Novel research optimizes both elasticity and rigidity in the same material without the usual tradeoffs
A study led by Indiana University suggests that computer models used to predict the spread of epidemics from climate change -- such as crop blights or disease outbreaks -- may not take into account an important factor in predicting their severity.
No species lasts forever, and, just as the saying goes, it seems like old species may get stuck in their ways and can't adapt to environmental change as fast as younger species do.
Microscopic plant-like organisms called phytoplankton support the diversity of life in the ocean. Scientists in Israel now report that one species, Emiliania huxleyi, and a virus closely associated with it, might be responsible for changes in cloud properties as well. When infected, E. huxleyi releases its chalky shell into the air, where it acts as an aerosol reflecting sunlight and even affecting cloud creation and movement. The research appears Aug. 15 in the journal iScience.
Seabirds such as gulls can be key indicators of environmental change as their populations respond to shifts in their ocean habitat over time. A new study from The Auk: Ornithological Advances investigates how several species have responded to changing environmental conditions in the Arctic over the last four decades. The authors find that a warming ocean is directly and indirectly affecting seabird populations in Alaska.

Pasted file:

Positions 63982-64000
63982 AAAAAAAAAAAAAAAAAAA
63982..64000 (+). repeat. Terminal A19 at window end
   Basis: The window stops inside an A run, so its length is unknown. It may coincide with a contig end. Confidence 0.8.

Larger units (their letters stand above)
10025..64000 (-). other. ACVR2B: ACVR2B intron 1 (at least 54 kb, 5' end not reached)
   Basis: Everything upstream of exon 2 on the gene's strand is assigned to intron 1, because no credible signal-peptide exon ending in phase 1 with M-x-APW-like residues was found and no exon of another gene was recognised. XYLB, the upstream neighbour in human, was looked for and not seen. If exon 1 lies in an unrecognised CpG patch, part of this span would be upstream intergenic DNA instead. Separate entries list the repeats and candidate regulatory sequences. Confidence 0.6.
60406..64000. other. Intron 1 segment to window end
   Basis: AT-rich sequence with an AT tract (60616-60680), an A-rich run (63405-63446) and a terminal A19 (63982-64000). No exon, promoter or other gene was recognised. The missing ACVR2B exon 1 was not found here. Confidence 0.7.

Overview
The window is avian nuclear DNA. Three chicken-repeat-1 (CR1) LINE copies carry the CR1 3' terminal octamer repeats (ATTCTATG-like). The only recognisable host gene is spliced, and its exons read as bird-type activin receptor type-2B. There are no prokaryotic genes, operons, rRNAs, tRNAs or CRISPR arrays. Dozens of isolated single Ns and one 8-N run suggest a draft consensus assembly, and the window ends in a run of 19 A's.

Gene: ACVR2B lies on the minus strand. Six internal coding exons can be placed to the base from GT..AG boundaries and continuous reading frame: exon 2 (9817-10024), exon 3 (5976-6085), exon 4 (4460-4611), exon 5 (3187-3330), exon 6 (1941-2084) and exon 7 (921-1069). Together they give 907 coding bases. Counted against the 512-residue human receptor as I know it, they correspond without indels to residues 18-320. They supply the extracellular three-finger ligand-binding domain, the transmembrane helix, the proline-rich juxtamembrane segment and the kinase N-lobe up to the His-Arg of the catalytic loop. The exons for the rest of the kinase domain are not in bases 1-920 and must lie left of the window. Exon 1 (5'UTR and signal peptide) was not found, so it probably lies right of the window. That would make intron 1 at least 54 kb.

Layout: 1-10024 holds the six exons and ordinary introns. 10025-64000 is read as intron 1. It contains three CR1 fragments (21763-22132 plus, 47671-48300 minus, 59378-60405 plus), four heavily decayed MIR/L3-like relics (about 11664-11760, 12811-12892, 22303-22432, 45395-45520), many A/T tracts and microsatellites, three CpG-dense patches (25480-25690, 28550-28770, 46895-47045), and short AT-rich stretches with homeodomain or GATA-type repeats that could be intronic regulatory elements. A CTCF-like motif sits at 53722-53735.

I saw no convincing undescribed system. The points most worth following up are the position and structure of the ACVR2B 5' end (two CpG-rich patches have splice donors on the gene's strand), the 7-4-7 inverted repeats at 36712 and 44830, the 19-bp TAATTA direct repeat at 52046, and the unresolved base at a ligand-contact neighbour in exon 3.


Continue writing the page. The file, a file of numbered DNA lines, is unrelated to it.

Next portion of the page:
An aquarium fish that senses the Earth's magnetic field as it swims could help unlock how the human brain works and how diseases such as Parkinson's and other neurological disorders function. Michigan State University scientists are the first to discover a navigational gene in glass catfish called the electromagnetic-perceptive gene, or EPG, that responds to certain magnetic waves. They've already developed a way to use it to control movement in mice.
Fishing quotas have been decided using an inadequate method for decades, according to a Scientific Reports study. The same method has also been used to decide about culling, hunting quotas, or translocating threatened species. Analysing the nuclear genome of sardines shows previously unrecognised genetic differences between populations, which are not identified by the go-to-method for Isolation-By-Distance, mitochondrial DNA analysis.
A key ingredient of energy drinks could be exacerbating some of the negative effects of binge drinking according to a new study.
The unusual timing of highly-productive summer plankton blooms off Greenland indicates a connection between increasing amounts of meltwater and nutrients in these coastal waters. In a new study published today in Nature Communications, an international group of researchers shows that this connection exists, but is much more complex than widely supposed. Whether increasing meltwater has a positive or negative effect on summertime phytoplankton depends on the depth at which a glacier sits in the ocean.
A new study has found that nearly half of fishers from seven countries had witnessed someone poaching in marine protected areas in the past year and most of them did nothing about it.